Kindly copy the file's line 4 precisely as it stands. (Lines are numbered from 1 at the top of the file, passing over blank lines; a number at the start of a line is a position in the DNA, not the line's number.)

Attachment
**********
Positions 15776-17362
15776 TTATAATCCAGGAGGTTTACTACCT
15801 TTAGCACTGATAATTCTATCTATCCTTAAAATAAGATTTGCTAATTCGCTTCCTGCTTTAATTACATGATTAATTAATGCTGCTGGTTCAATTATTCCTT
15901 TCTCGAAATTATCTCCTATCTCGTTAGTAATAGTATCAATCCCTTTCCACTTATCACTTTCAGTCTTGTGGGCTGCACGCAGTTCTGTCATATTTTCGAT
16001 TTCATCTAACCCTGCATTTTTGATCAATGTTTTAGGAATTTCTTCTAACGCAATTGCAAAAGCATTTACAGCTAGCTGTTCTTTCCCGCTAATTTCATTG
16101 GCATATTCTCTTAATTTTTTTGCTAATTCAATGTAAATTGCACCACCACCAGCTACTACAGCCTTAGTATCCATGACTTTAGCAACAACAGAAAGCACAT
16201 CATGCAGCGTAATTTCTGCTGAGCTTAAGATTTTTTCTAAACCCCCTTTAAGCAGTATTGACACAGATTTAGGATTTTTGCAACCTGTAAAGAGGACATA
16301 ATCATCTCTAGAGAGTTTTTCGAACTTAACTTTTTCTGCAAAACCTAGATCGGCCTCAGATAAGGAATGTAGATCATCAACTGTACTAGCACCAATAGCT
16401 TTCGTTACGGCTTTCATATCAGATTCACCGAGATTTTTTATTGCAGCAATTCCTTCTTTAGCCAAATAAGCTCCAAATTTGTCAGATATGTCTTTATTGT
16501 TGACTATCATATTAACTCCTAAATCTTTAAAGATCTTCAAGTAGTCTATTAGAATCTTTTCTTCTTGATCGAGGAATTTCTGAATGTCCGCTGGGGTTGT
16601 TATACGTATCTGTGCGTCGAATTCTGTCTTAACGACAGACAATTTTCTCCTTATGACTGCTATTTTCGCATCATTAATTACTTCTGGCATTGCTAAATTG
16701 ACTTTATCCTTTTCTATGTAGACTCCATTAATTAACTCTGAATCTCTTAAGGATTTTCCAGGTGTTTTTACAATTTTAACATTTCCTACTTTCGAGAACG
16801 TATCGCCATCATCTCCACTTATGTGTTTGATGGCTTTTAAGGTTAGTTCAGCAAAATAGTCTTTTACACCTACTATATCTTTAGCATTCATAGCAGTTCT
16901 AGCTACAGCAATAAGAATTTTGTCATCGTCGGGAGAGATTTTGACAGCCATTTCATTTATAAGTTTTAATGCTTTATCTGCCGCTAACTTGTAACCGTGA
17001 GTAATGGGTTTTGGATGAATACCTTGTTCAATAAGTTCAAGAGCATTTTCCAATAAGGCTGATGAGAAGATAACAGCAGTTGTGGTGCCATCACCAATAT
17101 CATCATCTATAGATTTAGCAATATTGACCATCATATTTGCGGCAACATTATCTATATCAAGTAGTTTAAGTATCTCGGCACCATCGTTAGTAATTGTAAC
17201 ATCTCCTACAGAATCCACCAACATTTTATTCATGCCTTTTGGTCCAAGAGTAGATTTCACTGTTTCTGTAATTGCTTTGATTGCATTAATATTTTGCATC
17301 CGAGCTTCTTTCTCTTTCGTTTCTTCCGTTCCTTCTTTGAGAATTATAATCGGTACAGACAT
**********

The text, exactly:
15901 TCTCGAAATTATCTCCTATCTCGTTAGTAATAGTATCAATCCCTTTCCACTTATCACTTTCAGTCTTGTGGGCTGCACGCAGTTCTGTCATATTTTCGAT